UGC tells colleges, universities to promote PhD courses in Yoga
This year, the University Grants Commission (UGC) that regulates and finances public universities has asked colleges and universities across the country to promote PhD courses in yoga, and encourage foreign students to take courses in the subject.education Updated: May 01, 2016 09:52 IST
A year ago, the Maharashtra government asked educational institutions to observe International Yoga Day.
This year, the University Grants Commission (UGC) that regulates and finances public universities has asked colleges and universities across the country to promote PhD courses in yoga, and encourage foreign students to take courses in the subject.
The direction came in a circular the UGC issued on Friday, following a request from the AYUSH (Ayurveda, Yoga and Naturopathy, Unani, Siddha and Homeopathy) ministry. It said as the country prepares to celebrate its 2nd International Yoga Day on June 21, the Prime Minister has suggested starting a course. “During discussions, the PM desired an attempt be made to promote PhD courses in yoga for foreign students,” a letter written by the ministry states. The letter was forwarded by UGC, with a circular asking universities and affiliated colleges to share details of foreign nationals who may be interested in doing such a course.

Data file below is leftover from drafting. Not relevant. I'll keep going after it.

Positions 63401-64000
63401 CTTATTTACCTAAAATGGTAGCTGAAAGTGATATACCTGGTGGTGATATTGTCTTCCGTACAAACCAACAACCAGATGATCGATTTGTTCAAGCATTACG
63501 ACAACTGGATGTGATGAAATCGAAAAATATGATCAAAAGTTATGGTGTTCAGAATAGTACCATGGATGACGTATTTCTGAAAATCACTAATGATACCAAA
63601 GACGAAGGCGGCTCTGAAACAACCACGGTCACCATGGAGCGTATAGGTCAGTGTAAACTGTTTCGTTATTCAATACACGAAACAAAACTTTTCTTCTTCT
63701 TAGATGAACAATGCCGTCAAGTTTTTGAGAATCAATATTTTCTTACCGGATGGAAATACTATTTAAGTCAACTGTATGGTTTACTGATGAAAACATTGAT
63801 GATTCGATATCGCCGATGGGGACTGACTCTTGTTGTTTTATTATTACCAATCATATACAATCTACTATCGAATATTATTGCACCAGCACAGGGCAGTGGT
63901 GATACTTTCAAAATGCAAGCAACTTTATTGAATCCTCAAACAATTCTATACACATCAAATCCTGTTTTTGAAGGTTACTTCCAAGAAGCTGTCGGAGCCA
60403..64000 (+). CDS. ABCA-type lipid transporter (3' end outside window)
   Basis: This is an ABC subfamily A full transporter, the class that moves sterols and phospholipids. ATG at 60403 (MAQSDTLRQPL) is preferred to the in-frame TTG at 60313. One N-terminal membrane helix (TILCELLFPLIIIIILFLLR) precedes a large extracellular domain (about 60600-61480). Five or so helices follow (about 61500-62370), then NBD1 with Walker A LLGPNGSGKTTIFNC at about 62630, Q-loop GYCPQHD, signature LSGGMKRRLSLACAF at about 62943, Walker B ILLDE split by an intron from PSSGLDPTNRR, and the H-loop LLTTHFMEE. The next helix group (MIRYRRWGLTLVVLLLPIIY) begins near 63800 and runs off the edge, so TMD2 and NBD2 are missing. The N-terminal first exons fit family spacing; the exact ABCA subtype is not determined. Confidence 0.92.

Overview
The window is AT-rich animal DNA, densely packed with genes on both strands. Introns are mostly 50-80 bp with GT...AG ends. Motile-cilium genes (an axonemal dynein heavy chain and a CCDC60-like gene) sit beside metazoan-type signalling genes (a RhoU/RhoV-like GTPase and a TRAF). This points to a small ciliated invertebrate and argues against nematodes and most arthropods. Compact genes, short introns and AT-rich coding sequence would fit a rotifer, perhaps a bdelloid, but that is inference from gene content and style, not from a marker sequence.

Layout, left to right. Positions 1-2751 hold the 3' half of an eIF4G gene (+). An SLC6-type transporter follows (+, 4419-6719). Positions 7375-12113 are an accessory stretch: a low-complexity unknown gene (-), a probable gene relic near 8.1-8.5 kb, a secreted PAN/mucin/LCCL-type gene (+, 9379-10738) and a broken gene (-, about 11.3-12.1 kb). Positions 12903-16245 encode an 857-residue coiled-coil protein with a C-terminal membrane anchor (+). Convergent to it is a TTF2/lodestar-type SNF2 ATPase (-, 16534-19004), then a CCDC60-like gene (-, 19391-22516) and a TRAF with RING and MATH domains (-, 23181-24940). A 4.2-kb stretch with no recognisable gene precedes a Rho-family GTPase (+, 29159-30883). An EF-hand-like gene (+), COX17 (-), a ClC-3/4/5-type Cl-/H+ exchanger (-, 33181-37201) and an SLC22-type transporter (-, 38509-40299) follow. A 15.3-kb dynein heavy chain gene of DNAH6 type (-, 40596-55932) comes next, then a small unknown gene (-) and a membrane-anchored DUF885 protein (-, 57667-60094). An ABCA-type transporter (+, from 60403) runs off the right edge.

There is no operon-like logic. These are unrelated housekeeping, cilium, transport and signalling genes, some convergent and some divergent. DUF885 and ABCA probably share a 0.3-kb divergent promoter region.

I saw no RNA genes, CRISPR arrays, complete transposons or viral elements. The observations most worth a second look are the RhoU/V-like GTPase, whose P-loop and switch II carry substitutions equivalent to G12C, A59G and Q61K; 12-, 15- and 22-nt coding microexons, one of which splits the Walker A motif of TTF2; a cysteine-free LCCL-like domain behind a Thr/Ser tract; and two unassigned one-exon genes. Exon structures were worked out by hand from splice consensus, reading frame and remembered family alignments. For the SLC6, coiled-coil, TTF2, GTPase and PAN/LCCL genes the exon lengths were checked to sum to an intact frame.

“The AYUSH ministry has said it is willing to award fellowships to students selected or recommended by the universities,” the circular read.
The compulsory celebration of Yoga Day last year did not go down well with many schools and colleges, but the option of a PhD in the field has impressed many educationists. “Instead of blindly forcing children to celebrate Yoga Day, this option makes more sense. Only those who are interested will apply,” said the principal of a south Mumbai college, not wishing to be named.
However, officials at the University of Mumbai pointed out that with this circular showing up so late in the academic year, finding students who may be interested, especially during the vacation time, will be difficult. “Once students are back, we can pitch this idea to them,” a senior official said.